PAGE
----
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White House Open Source Code Initiative Aims to Benefit Everyone

As part of an initiative to help reduce the costs of developing software for government agencies, the White House has announced that custom software developed for those agencies will become open source code, available to be viewed, studied and deployed by anyone.

Improving Communication and Collaboration Across Agencies

Announced this week by Tony Scott, White House chief information officer, the project dubbed “The People’s Code” will be deployed across all agencies, and while one of the aims will be to improve budget efficiencies — with over $6 billion spent annually on software by the federal government — the new Federal Source Code Policy also aims to improve cross-agency collaboration and overall transparency.

“By opening more of our code to the brightest minds inside and outside of government, we can enable them to work together to ensure that the code is reliable and effective in furthering our national objectives,” Scott wrote in a blog post.

Open source code has the benefit of allowing anyone to use and modify it, and while this could potentially allow hackers to find vulnerabilities in software used by government agencies, open source code is typically more secure because it allows bugs and flaws to be more easily reported by the wider coding community.

Custom code is only required by agencies when there isn’t a preexisting federal solution available or a suitable commercial piece of software. However, when custom code is needed, apparently agencies aren’t very good at making the new software available to everyone. “Even when agencies are in a position to make their source code available on a government-wide basis, they do not make such code available to other agencies in a consistent manner,” Scott’s memo says.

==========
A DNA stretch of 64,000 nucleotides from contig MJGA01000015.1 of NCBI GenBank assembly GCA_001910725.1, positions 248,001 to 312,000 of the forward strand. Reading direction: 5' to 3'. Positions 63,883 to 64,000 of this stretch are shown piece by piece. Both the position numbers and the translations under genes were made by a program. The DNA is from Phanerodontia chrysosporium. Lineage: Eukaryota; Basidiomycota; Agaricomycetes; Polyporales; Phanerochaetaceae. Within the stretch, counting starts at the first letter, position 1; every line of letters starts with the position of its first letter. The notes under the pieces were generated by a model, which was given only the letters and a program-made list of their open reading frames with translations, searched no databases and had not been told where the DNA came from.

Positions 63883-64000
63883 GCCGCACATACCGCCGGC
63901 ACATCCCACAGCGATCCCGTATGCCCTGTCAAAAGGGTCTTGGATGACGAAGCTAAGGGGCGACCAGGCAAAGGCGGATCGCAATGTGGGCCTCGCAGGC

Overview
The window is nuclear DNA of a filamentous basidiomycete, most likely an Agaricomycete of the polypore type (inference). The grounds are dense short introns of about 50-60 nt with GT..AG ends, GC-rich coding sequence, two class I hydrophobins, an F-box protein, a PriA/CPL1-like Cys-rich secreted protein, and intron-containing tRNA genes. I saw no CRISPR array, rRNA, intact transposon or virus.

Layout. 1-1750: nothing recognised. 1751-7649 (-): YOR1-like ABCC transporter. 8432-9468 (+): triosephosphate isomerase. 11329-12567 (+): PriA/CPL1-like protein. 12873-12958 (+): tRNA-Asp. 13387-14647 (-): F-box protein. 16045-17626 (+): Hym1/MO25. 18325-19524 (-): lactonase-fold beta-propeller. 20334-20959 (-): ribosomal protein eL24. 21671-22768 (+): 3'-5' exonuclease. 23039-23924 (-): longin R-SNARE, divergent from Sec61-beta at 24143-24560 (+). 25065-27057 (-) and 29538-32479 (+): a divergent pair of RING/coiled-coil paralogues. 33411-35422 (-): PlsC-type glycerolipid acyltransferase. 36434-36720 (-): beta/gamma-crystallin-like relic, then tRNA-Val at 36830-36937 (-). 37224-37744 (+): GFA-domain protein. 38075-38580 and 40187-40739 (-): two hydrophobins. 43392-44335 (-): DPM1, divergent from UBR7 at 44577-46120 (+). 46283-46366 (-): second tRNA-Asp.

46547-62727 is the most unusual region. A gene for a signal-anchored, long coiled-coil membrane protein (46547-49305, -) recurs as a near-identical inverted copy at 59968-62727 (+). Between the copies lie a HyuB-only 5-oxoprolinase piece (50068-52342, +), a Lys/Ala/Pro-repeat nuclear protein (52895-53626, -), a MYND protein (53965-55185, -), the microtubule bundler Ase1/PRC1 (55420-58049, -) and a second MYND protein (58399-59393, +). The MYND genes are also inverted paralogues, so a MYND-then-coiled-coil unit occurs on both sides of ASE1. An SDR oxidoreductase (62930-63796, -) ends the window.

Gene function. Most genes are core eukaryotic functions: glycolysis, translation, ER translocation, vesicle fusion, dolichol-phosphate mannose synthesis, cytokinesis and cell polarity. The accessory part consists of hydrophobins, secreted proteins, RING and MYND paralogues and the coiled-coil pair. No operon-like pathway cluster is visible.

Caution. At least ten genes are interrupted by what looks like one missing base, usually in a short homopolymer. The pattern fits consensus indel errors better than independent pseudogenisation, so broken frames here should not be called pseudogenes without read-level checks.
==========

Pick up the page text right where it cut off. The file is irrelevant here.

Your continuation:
As well as having to share all code with other agencies, the new policy decrees that 20 percent of any new custom code developed will have to be made available on the government’s new Code.gov website.

Addressing Security Concerns

This has caused some controversy however, particularly regarding the security of government systems. Back in March, when President Obama announced the plan to make government systems more transparent, comments attributed to the CIO’s office at the Department of Homeland Security (DHS) said this project could lead to the “mafia having a copy of all FBI system code” and terrorists accessing air traffic control software. “How will this be prevented?” the DHS asked. DHS CIO Luke McCormack subsequently filed his own official comments, saying that “prior comments do not represent DHS policy or views.”

The new policy does make concessions to address these concerns, as not all code will be eligible for sharing. Some source code is restricted by patent laws and export controls, while the release of other code could potentially compromise national security or private information.

Citizens are looking for the same transparency in government that they find in other sectors. Find out here how technology is at the forefront of new open government initiatives.

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David Gilbert

David Gilbert specializes in covering the global smartphone industry and the dangerous world of cybercrime. David previously served as European technology editor at the International Business Times, and as Technology Editor for the UK edition of IBTimes for over three-and-a-half years, where he earned the prestigious Digital Writer of the Year award at the Online Media Awards in 2013.

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